June 24, 2015 by Mark Burton
Revellers arriving at Glastonbury for days of inebriated mayhem have been shocked to discover that all of their colleagues are there too.
An air of tension hangs over Worthy Farm as festival goers try to reconcile the urge to consume as many narcotics as will fit in them with the need to not expose any genitalia to their line manager, who is camped seven yards away.
Entire reporting lines have sprung up accidentally all over the site, with attendance particularly high among those who claim to work in new media, management consultancy or any form of tech startup. Farringdon is reportedly empty at present.
The situation is especially awkward for the 78% of people who are have told their peers that they are working from home or attending a conference, with many trying to cover their backs by wandering the site and repeating the phrase “this immersive residential course is really going to help me pitch my brand to millenials” to every passer by they encounter.
Festival organisers have expressed fears that the inherently twattish culture of the modern British workplace is having a negative effect on the festival.
“We are worried, yes”, admitted organiser Stephanie Sinclair. “Last night there were only 9 people watching Florence + The Machine on the main stage, while we had almost a quarter of a million attempting to watch one woman talk about why Powerpoint is dead and all your deliverables should be presented in the form of contemporary dance. It might be innovative but it’s not exactly Glasto is it?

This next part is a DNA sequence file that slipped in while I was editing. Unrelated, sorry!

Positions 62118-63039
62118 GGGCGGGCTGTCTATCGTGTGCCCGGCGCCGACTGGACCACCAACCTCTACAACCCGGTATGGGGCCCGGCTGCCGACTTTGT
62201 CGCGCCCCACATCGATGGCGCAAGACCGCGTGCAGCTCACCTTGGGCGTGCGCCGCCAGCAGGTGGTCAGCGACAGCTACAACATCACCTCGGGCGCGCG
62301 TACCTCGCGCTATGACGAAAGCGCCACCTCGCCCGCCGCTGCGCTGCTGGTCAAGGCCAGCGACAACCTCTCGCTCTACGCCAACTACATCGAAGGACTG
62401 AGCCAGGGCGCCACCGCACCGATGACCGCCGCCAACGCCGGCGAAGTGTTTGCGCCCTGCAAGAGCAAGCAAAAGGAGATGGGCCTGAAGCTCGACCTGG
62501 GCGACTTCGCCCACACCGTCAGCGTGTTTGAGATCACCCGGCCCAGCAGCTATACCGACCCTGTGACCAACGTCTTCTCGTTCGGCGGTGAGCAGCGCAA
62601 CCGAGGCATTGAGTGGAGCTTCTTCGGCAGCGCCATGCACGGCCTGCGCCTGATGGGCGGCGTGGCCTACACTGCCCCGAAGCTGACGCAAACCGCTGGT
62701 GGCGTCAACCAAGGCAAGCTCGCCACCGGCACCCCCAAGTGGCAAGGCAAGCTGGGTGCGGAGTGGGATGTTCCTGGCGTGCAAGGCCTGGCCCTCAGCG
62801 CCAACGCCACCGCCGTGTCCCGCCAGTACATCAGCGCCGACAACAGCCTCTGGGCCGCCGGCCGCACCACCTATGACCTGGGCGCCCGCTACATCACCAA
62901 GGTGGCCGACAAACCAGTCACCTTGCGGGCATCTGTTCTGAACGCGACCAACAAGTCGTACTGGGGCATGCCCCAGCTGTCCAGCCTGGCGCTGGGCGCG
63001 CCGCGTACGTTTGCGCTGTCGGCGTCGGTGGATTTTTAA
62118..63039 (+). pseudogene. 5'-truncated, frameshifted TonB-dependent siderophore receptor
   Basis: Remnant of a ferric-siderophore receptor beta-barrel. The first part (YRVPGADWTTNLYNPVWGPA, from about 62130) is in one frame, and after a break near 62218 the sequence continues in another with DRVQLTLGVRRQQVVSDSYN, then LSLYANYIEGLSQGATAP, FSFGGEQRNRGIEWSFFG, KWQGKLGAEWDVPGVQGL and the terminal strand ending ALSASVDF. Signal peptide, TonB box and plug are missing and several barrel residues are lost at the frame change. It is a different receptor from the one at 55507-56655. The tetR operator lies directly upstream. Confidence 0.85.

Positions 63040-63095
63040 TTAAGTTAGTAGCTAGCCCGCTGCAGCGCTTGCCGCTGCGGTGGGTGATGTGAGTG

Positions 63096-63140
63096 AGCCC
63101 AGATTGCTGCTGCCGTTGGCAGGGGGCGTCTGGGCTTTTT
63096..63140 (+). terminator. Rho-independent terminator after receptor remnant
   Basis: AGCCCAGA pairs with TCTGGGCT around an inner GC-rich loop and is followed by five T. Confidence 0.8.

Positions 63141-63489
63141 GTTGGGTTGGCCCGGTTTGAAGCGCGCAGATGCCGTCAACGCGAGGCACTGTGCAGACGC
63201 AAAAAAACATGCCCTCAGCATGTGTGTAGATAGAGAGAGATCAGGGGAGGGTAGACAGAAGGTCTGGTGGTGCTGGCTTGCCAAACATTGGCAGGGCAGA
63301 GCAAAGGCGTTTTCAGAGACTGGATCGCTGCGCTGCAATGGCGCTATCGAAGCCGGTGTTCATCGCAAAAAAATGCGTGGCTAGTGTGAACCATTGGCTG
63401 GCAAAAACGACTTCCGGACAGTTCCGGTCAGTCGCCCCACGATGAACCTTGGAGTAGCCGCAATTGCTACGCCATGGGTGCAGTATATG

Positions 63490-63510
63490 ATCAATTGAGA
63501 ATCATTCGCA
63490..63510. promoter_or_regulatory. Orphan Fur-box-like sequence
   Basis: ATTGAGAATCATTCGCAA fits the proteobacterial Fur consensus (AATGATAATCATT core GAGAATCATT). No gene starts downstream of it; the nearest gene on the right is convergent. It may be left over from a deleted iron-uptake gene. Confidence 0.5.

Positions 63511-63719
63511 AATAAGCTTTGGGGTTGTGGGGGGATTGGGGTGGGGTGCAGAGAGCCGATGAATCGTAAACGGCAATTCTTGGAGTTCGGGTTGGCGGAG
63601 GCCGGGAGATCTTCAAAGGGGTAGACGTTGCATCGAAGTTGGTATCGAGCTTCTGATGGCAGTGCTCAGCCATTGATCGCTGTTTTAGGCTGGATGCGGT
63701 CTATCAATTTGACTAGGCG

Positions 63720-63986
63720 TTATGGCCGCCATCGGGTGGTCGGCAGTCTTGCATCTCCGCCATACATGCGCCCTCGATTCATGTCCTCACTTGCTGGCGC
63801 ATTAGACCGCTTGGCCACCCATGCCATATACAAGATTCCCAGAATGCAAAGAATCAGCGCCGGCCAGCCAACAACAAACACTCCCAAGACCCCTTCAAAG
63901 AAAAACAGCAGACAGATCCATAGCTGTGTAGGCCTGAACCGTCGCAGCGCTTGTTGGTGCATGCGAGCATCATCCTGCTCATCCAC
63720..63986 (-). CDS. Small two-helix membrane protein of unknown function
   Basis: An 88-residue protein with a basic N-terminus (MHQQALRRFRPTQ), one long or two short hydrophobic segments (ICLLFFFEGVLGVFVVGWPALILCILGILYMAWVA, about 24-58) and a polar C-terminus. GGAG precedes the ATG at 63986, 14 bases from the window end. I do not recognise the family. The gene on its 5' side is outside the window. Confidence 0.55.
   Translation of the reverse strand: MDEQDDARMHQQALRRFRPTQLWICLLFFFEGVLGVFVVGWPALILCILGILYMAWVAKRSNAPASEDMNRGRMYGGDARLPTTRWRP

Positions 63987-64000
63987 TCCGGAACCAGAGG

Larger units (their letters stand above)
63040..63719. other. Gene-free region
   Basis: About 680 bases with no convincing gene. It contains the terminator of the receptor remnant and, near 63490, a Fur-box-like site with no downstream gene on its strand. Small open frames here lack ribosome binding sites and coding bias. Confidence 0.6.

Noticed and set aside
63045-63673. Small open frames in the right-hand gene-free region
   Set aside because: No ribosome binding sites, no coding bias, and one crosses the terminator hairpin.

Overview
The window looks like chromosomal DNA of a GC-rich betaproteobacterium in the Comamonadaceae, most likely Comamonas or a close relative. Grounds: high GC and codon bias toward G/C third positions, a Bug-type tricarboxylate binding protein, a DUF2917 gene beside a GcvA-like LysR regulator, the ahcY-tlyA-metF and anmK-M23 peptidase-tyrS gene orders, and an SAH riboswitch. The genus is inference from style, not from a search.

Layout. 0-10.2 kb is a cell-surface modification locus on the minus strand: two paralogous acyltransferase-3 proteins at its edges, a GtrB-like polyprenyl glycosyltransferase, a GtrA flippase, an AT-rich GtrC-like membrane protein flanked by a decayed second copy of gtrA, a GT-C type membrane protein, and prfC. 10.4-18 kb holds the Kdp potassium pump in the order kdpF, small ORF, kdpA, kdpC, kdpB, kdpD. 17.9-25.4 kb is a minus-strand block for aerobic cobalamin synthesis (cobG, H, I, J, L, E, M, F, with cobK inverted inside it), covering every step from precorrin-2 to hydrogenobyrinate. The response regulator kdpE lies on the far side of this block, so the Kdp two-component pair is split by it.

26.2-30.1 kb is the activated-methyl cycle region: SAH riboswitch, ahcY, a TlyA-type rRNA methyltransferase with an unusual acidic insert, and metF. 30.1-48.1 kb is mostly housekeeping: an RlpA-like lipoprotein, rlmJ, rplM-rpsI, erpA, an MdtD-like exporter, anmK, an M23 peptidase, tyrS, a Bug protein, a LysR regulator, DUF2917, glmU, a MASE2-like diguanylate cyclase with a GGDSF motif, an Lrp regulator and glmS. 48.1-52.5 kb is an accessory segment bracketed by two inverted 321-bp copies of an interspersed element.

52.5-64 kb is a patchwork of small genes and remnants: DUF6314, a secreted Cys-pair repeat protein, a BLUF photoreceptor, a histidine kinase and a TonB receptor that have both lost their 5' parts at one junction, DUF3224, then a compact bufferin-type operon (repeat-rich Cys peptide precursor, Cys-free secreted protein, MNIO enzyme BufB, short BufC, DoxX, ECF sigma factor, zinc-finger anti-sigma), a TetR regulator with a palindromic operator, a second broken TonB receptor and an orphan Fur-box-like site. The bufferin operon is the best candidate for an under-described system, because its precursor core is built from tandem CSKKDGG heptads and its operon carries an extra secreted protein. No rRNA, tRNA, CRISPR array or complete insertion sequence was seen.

“What even is a deliverable anyway? I swear these people just make up words.”
Sinclair did concede that there was some common ground between the spirit of the festival and the corporate hordes who attend it.
“There are literally boatloads of drugs, which is obviously a big part of this whole thing. We’re also pretty sure that Kanye West will be a sellout – when he plays music they all start turning to their friends and screaming “THIS IS MY JAM”, thousands of them at a time. I find this confusing, as they’re rarely actually holding jam at the time.”
It is unclear whether behaviours observed at the festival will impact on workers’ day jobs, although there would surely be mass support for any quarterly review that reads: ‘Overall, Gary’s work has been exemplary, but I did see him chewing a tent pole at Glastonbury. I, however, thought I was a dragon and was wearing only ski goggles at the time, so I’m willing to overlook it on this occasion.’
Meanwhile, Sinclair and her team will have to work out how to attract a more diverse crowd to next year’s event.
“We charge hundreds of pounds for ticket, we open the phone lines at 10am – yet we keep ending up with crowds of people who loads of cash and jobs that don’t sound real.”
“I just don’t get it.”